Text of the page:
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The wrong cigarette tax

Editorial

Prop. 29 is not the answer, but a new levy that puts revenue to better use would benefit the state.

June 08, 2012
  • California taxpayers shell out about $3 billion a year, largely through Medi-Cal and Medicare, to treat people for smoking-related diseases.
California taxpayers shell out about $3 billion a year, largely through… (Jan Pitman / Getty Images )

Proposition 29, which would impose a $1-a-pack cigarette tax, is a deeply flawed initiative, and its defeat — which appears likely, though there are many ballots yet to be counted — would be a good thing for California. But even better for the state would be a new cigarette tax initiative that does it right.

We urged voters to cast ballots against Proposition 29 because at a time when the state cannot afford to fulfill its most basic responsibilities, the initiative would have put most of the new revenue — more than $500 million a year — toward an entirely new agency and a new state function: the funding of disease research that already is relatively well funded by the federal government. There also were concerns about how this agency would function, with insufficient oversight by the state and a board made up mostly of representatives of the same institutions that would be in line for its research grants.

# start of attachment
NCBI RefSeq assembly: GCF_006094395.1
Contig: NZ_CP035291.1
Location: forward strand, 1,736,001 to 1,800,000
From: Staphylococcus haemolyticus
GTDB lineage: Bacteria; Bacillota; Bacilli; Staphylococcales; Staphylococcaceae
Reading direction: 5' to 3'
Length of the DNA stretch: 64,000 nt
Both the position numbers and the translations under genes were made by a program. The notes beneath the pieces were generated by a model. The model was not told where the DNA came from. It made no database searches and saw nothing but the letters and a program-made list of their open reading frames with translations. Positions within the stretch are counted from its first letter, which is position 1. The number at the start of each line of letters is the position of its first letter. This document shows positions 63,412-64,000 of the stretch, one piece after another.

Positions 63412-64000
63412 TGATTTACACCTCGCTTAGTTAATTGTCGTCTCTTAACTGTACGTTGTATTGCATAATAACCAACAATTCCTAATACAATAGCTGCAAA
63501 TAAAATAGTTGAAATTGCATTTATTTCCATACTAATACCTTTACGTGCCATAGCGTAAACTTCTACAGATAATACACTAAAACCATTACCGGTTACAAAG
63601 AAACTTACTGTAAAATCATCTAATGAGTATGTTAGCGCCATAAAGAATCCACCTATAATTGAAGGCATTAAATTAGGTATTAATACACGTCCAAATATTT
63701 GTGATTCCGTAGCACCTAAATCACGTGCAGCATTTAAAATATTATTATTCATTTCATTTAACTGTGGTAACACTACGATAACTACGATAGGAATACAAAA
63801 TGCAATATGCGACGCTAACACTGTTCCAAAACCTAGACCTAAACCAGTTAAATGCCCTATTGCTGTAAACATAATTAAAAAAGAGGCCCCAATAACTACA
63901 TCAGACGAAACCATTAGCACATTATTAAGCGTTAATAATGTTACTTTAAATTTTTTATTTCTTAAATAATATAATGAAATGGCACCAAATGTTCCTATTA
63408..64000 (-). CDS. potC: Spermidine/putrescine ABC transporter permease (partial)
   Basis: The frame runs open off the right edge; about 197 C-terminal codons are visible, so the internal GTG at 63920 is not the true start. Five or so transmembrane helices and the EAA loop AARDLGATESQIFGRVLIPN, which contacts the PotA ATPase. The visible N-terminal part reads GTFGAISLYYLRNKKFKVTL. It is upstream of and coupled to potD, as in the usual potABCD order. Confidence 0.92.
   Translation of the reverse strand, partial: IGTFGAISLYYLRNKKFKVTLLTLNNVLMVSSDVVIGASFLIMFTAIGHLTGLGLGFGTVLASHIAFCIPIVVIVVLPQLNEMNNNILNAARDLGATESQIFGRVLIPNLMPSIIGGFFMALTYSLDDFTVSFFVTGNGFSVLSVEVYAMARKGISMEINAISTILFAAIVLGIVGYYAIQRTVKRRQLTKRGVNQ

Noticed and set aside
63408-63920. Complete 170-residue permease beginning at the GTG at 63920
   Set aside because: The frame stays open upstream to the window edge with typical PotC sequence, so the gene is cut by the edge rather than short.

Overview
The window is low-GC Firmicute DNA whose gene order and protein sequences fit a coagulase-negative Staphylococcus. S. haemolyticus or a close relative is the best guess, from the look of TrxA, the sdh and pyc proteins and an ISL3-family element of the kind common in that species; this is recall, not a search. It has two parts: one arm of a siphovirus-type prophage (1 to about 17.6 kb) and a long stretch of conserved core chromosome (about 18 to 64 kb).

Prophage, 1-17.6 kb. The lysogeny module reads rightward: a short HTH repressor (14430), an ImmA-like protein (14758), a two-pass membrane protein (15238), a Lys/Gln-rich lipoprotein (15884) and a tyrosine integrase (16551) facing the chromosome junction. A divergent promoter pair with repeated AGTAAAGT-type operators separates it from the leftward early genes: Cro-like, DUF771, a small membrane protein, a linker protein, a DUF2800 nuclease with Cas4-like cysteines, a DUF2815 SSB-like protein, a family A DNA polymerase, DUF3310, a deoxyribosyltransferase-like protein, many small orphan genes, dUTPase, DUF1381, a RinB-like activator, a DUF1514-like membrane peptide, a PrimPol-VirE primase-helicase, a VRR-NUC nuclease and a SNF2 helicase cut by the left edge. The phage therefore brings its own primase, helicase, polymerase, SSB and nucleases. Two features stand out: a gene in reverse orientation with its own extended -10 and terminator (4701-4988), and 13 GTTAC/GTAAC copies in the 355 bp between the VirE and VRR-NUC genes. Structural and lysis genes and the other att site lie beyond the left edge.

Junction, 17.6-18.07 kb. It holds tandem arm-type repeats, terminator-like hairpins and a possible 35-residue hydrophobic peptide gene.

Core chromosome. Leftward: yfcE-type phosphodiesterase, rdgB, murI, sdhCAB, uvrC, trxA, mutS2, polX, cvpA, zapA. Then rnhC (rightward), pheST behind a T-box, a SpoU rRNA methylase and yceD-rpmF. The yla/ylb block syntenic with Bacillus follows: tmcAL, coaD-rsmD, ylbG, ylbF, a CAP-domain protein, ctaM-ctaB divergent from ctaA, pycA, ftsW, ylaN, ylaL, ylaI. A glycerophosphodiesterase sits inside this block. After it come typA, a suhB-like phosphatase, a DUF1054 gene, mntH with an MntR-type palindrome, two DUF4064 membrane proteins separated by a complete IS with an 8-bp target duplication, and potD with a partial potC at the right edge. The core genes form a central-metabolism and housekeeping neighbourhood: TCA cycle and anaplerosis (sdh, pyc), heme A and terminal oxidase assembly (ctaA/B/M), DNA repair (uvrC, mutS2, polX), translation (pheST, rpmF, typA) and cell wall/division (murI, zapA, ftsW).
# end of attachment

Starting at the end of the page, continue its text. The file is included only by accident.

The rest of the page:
But our objections to the specifics of Proposition 29 do not mean that we don't support a new cigarette tax. We do. A sizable body of evidence shows that such taxes reliably reduce smoking rates and prevent young people from taking up the habit. At 87 cents a pack, California's cigarette taxes are lower than those in most other states.

It's true that a cigarette tax is a form of social engineering practiced on one particular group of people — smokers — who tend to have lower incomes. But smoking is more than an individual decision in which the individual pays the price. California taxpayers shell out about $3 billion a year, largely through Medi-Cal and Medicare, to treat people for smoking-related diseases.

And no one has to pay this tax. People could choose to stop smoking instead. That would mean no money coming in from the tax — a consequence the state would live with happily and healthily.

Both of these factors offer possible ideas for structuring a new initiative. As Proposition 29 would do, part of the money should go toward smoking prevention programs, as well as for smoking cessation treatments. The rest could productively be spent on treatment for smoking-related diseases, so the people who pay the tax receive the direct benefit and the state budget gets some relief.

Self-interested tobacco companies spent in the neighborhood of $47 million to defeat Proposition 29, an advertising blitz that coincided with a remarkable drop in support for the measure. Proponents of the cigarette tax complained that the opposition campaign had managed to shift the conversation from tobacco and cancer to how the money would be spent. That campaign might not have been quite so successful if the initiative's authors hadn't provided so much to criticize. A better initiative should be harder for Big Tobacco to attack.

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